Why I Am Not An Atheist 1 – Series Intro

Posted: May 23rd, 2012 | Author: | Filed under: Faith | Tags: , , , , , , , | 3 Comments »

I recognize that the topic of this series might seem a little odd. After all, I’m not a lot of different things. In fact, the list of things I’m not at least approaches infinity while the list of things I am is by necessity thoroughly finite. Nevertheless, the thoughts I will try to outline in this series have been bouncing around my head for several months now. It’s time to form them into words.

I think part of the reason a series like this makes some sense lies within the culture of our country. Christianity and atheism are often set as foils against each other. I have Hindu friends, but nobody ever wonders or asks why I’m not Hindu. (Actually, for those who know my story, it would be more accurate to ask why I don’t consider myself a sort of Hindu believer any longer.) I have Buddhist friends, but again nobody wonders why I’m not Buddhist. Over the years I have had a few Wiccan or neo-pagan friends but, again, the fact that I don’t accept or follow Wiccan beliefs never seems to be an issue. By marriage, a part of my extended family is Jewish, but nobody seems to wonder why I don’t embrace modern Judaism. And yet atheistic family and friends do sometimes express or imply a curiosity about my rejection of atheism.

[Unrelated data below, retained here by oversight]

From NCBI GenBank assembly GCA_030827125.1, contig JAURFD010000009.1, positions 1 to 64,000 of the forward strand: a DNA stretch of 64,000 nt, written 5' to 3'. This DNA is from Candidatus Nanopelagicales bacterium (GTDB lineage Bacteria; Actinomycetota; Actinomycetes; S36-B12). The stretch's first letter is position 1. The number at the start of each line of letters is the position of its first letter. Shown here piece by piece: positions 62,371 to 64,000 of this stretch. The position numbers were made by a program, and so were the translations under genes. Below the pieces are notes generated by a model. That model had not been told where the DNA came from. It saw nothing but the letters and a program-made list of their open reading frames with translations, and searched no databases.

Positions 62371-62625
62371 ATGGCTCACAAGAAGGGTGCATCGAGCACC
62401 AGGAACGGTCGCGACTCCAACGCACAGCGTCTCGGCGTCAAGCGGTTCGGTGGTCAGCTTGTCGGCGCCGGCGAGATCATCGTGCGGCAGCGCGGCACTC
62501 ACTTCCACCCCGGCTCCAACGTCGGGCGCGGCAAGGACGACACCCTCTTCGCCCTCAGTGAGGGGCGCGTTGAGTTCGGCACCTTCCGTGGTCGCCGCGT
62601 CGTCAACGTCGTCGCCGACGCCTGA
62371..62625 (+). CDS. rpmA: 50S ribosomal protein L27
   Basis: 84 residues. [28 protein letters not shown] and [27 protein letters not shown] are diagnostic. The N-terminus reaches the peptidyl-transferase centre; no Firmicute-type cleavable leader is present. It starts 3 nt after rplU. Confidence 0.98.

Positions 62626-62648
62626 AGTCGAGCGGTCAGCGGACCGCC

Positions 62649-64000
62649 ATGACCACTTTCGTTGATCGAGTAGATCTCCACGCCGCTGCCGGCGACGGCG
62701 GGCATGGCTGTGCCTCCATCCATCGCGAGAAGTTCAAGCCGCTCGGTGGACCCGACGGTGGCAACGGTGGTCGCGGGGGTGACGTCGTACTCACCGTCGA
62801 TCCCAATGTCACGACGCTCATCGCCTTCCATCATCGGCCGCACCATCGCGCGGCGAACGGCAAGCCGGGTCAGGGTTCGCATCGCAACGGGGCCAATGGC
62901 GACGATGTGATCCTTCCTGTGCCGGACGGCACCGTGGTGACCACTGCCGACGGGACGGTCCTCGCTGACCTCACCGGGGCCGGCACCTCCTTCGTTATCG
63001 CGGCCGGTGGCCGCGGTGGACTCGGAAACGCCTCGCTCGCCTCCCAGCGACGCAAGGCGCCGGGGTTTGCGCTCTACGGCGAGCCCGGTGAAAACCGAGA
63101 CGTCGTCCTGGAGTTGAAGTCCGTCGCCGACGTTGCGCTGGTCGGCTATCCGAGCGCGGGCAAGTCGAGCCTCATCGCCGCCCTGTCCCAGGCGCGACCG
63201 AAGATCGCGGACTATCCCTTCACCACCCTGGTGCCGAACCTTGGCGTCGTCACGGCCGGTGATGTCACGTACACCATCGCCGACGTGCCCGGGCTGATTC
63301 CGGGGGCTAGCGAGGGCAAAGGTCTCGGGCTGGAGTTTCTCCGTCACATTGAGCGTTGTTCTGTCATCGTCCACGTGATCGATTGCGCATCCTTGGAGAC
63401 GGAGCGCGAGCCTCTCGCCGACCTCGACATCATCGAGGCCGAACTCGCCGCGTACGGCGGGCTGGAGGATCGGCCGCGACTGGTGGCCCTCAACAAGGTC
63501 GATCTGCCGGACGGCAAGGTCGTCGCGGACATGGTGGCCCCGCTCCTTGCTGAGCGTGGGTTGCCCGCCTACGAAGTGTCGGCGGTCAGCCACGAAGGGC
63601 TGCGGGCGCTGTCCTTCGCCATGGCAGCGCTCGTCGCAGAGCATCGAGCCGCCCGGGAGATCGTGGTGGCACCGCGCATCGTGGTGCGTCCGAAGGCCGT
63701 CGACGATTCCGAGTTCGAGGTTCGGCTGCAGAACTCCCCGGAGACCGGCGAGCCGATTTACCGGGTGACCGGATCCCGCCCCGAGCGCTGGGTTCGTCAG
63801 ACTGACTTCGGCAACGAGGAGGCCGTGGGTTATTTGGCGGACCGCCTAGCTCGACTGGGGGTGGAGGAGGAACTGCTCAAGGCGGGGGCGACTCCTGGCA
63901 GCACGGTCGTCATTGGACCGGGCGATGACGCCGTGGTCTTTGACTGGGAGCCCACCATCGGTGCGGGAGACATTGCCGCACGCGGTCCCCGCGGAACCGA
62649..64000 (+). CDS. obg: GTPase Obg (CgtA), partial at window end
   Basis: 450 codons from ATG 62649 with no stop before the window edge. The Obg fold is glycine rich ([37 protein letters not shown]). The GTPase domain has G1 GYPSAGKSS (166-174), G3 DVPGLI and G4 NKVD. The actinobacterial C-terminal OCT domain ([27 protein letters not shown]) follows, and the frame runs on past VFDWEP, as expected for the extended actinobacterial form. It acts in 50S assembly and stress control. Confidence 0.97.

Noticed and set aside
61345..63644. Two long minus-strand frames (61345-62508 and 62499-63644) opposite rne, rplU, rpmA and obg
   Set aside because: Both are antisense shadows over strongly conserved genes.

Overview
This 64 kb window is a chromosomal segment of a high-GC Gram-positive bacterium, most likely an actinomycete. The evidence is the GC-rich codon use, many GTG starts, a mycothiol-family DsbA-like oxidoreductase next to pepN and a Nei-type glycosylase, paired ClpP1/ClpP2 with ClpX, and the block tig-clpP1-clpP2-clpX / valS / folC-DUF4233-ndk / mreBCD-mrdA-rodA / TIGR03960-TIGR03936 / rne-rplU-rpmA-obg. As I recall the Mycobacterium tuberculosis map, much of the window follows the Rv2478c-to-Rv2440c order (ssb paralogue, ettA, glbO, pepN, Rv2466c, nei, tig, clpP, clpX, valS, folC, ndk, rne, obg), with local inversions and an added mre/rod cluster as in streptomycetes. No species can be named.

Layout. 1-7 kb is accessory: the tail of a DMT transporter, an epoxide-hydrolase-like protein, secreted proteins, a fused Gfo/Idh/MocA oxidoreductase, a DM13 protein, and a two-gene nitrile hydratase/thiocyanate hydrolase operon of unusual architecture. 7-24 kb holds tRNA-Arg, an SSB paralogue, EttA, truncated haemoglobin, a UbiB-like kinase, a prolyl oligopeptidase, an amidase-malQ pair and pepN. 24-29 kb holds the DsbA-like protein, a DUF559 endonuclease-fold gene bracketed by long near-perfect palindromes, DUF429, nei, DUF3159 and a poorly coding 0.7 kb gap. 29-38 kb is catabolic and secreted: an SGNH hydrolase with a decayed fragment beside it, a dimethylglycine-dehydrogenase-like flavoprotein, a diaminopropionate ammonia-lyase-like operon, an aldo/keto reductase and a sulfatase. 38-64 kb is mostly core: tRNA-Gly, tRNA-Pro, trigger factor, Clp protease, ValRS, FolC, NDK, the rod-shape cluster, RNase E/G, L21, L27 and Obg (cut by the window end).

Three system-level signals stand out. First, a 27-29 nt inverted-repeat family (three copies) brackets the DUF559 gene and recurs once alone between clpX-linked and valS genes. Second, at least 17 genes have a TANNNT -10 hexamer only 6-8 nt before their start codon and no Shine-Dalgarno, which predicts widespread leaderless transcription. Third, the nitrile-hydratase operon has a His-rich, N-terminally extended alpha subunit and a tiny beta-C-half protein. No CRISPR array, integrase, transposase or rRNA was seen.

I think, in our modern American culture, Christianity (in some shape, form, or fashion) and atheism appear to be our two default positions, considered by many as the two opposing poles. When arguments against atheism are presented, they are almost inevitably Christian arguments. (Frankly a lot of them, particularly of the fundamentalist variety, are really bad arguments. But that’s a different discussion.) Similarly, even if they aren’t wholly cognizant of the fact, many of the atheistic arguments are not aimed at religion in general, but at Christianity specifically. Christianity and atheism sometimes appear to be the only two philosophical positions that actively proselytize in our culture and their methods and approaches can also be surprisingly similar.

This series will not be an apologetic for Christianity — at least not beyond those particular distinctions that are personally important to me. I won’t be attempting any sort of exhaustive examination of atheism. Rather, I will focus on those facets that help form my perceptions and understandings. In other words, I won’t really be trying to address the questions that other people have about religion in general or Christianity in particular. Rather, I will focus on the things that matter to me and which have been formed by my personal experience.